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Taylor Swift's 'Wildest Dreams' Video Accused of 'Channeling White Colonialism'

Taylor Swift
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Taylor Swift recently debuted her music video for "Wildest Dreams," co-starring Scott Eastwood, and it is receiving criticism from some media outlets for its content.

The video was shot in an undisclosed location in Africa and directed by Joseph Kahn. It tells the story of two 1950s actors having a relationship while shooting a film in Africa. Jezebel's Madeleine Davies describes the storyline as Old Hollywood meets Out of Africa. "It’s all passion and desire while on location (isn’t it funny how wild things get in Africa?), but once back in Hollywood and shooting on a soundstage, our poor lovelorn colonizers just can’t get it together."

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Many outlets have pointed out that the film only depicts wild animals and white people with, as Davies puts it, "bizarrely, nary a black person in sight." The title of a Fader article about the video reads, "Taylor Swift Went To Africa To Film A Music Video And There’s Only White People In It." The Huffington Post, Mic and The Daily Dot criticized Swift for the video.

Huffington Post's Lauren Duca said the video "channels wild colonialism." She wrote, "Instead of the cultural appropriation that has become almost status quo in today's pop music, Swift has opted for the bolder option of actually just embodying the political exploitation of a region and its people."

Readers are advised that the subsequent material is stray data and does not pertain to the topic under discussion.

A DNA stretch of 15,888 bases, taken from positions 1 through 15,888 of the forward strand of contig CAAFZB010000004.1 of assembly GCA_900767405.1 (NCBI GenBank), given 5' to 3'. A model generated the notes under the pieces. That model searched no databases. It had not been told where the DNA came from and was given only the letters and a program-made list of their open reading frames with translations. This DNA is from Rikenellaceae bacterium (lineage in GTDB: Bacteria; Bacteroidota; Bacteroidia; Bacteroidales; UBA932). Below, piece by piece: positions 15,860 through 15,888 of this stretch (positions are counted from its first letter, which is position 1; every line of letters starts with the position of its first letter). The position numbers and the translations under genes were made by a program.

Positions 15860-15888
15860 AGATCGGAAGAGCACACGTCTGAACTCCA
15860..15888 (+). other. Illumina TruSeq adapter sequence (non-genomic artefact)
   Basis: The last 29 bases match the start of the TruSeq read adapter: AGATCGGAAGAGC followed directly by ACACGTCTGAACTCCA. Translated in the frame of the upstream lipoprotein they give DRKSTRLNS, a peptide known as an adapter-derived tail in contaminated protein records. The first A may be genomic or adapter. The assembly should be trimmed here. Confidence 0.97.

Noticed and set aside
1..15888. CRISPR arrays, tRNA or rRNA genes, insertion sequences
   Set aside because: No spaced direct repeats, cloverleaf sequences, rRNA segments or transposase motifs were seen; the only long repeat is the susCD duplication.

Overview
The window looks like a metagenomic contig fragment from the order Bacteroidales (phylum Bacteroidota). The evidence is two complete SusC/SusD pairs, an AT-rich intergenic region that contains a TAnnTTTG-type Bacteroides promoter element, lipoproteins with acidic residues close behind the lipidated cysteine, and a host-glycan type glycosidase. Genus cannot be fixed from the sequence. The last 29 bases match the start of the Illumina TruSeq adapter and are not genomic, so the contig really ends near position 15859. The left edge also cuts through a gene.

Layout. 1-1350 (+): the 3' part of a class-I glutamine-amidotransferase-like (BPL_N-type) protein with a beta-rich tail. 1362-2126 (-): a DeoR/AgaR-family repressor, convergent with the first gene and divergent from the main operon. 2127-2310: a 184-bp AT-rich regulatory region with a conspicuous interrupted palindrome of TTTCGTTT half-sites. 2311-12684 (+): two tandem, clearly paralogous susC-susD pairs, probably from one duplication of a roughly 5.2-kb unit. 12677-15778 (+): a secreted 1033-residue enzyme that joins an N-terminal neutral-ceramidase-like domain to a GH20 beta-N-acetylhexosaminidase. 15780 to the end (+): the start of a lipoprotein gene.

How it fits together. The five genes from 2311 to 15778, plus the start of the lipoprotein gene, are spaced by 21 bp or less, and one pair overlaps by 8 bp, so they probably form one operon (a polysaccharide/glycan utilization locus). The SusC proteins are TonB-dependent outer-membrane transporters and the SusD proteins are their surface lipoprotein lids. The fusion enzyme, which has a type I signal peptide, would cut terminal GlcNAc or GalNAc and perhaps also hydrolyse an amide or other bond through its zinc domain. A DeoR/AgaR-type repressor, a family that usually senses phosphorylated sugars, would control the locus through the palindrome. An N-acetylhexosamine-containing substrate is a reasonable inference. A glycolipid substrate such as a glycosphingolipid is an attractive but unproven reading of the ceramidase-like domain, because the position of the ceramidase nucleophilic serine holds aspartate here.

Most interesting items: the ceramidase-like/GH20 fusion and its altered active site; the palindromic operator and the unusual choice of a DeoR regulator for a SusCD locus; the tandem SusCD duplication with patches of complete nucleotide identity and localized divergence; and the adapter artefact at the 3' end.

The Daily Dot's Nico Lang said the video "has a major race problem." Lang said, "For a clip that’s set in Africa -- it’s about as white as a Sunday morning farmer’s market."

"The video wants to have its old-school Hollywood romance but ends up eating some old-school Hollywood racism, too," said Lang, adding, "Just because you represent the past or pay respect to it doesn't mean you need to recreate its worst aspects."

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Mic's Zak Cheney-Rice talked about the history of white colonialism in Africa. "The video's narrative of white people finding romance in the hinterlands of a land wracked by colonial violence is not only obliviously ahistorical, but also exhibits tropes that people across the African diaspora have been trying to dispel for years," said Cheney-Rice.

Taylor Swift's camp was contacted by THR for comment and did not reply at press time.

This article originally appeared in THR.com.